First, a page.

Royalmont Academy moves to new location
June 20, 2012
By Patricia McGeever
Summer vacation is just underway but the students and teachers at Royalmont Academy in Mason are excited about big changes for the upcoming school year. Royalmont will move from an eight-acre site at 723 Western Row Road to a 16-acre spread at the former Mason Heights Elementary School on Northcrest Drive.
An agreement reached between Royalmont and the Mason City School District was announced at the June 12th Mason Board of Education meeting. The board is closing Mason Heights as part of a consolidation plan and Royalmont will lease the property for two years relieving the district of its operating costs. It has the option to buy the property for $1 million when the two years is up.
“We think it’s providential. We’ve had so many cases where we thought we were going down a particular path that made sense and for whatever reason something got in the way,” says Tony Ferraro, executive director of Royalmont Academy.
The deal benefits the Mason City School District as well. It saves taxpayers in Mason $50,000 a year for the cost of maintaining the building. It keeps the building, which is located deep within a neighborhood, occupied and vital to the community.
“It is gratifying to work with the leaders of Royalmont who recognized that this could truly be a win-win for both organizations, our community, and ultimately —and most importantly — for students,” said Gail Kist-Kline, superintendent of Mason City Schools in a statement.
Discussions between the two sides began in February, but when it came time to make a move, the deal was made in a matter of days.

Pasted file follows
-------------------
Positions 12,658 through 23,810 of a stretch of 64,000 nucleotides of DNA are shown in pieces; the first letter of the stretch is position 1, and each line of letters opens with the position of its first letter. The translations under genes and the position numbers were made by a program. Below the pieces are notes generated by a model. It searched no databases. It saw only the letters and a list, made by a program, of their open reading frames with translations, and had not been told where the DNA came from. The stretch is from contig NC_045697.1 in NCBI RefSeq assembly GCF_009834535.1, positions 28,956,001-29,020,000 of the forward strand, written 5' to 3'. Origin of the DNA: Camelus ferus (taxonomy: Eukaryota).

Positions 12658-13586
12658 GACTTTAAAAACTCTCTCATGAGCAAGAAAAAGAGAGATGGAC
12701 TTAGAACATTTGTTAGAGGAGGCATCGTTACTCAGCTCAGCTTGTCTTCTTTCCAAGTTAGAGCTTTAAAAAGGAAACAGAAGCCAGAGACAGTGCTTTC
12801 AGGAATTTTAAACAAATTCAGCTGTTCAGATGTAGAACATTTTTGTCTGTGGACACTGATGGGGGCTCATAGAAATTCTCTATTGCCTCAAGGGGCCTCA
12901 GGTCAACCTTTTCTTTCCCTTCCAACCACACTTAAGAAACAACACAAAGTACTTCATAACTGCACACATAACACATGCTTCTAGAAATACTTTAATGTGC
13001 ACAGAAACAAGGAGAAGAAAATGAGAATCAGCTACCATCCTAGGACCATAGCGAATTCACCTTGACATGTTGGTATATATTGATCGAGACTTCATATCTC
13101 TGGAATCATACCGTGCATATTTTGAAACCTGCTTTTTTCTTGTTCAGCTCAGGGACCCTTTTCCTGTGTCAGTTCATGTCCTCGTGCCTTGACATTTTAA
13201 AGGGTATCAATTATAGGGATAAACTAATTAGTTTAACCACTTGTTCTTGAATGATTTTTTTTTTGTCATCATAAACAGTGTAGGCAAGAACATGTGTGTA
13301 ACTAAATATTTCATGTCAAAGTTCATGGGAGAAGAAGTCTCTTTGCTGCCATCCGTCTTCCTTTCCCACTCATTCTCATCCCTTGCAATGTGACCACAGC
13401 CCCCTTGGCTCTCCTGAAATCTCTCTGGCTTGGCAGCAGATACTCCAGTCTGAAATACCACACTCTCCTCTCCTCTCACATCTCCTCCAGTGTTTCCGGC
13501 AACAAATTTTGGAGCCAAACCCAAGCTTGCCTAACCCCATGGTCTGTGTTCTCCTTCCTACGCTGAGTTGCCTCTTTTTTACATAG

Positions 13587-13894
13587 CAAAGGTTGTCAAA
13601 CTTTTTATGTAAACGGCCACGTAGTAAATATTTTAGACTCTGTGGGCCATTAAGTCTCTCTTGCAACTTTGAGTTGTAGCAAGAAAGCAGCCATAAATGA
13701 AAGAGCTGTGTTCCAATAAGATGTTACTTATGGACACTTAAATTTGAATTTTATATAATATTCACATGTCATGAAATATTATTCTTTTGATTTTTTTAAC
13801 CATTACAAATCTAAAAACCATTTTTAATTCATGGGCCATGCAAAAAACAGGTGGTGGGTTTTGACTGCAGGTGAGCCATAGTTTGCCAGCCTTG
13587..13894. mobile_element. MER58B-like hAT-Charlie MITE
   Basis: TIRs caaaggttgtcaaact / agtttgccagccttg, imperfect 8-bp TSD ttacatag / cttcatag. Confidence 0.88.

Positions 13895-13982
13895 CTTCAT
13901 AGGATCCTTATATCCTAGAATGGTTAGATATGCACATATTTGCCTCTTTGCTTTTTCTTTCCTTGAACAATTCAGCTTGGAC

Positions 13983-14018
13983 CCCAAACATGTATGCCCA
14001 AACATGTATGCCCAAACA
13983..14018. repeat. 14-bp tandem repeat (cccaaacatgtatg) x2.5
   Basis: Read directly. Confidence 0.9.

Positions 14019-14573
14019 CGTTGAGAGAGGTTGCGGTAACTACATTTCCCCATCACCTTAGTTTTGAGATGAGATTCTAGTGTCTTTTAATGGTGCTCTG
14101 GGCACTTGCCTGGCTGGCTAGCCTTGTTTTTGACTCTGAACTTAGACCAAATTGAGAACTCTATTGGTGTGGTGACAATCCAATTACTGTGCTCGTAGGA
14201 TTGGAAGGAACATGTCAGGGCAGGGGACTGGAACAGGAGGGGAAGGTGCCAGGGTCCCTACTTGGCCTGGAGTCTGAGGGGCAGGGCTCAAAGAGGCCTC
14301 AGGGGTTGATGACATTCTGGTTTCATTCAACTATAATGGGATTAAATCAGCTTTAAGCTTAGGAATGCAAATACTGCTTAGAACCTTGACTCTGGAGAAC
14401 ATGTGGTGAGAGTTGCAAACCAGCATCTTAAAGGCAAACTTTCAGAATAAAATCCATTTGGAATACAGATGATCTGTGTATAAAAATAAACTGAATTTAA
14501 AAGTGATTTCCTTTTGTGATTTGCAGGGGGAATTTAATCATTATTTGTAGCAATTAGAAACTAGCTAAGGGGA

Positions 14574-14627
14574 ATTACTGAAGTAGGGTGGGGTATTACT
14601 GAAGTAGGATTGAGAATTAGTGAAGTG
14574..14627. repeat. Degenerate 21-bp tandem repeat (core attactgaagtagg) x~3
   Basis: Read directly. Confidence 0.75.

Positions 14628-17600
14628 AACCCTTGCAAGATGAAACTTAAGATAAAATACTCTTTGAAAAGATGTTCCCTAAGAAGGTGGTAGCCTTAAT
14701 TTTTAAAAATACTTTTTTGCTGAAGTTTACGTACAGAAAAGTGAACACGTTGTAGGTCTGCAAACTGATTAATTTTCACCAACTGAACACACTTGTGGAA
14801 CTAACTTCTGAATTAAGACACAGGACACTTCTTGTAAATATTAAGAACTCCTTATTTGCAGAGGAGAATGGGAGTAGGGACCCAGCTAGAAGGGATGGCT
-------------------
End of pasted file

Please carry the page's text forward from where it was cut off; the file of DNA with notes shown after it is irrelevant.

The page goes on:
Royalmont Academy is a private, Catholic school with185 students in pre-school thru eighth grade. The move to the new building allows for the possibility of expansion to include grades nine through 12. Royalmont will now have a gym, an auditorium, a cafeteria and serving kitchen with all new equipment. There are plans to turn the media room into a chapel. There are courtyards and one in particular Ferraro sees as place for prayer. Science and computer labs are larger and already wired. The playground has equipment on it and there is a separate building for pre-school.
The building has 59 classrooms, far more than Royalmont can use right now. There is enough space that the Legionaries of Christ, a religious order of priests and the Consecrated Women of Regnum Christi a lay movement for women, can have offices on site. Both are affiliated with the school.
For now, Royalmont officials are working on a plan to make the move efficient while giving the Mason Heights staff some space to close out their operation and clear out their classrooms and offices. Royalmont staff will begin moving in next month. The time table will be tight, but Ferraro feels everyone will be ready when school opens in August.
“This had what we wanted, what we needed and the potential for expansion and kept us in Mason, so it just made a whole lot of sense,” he said.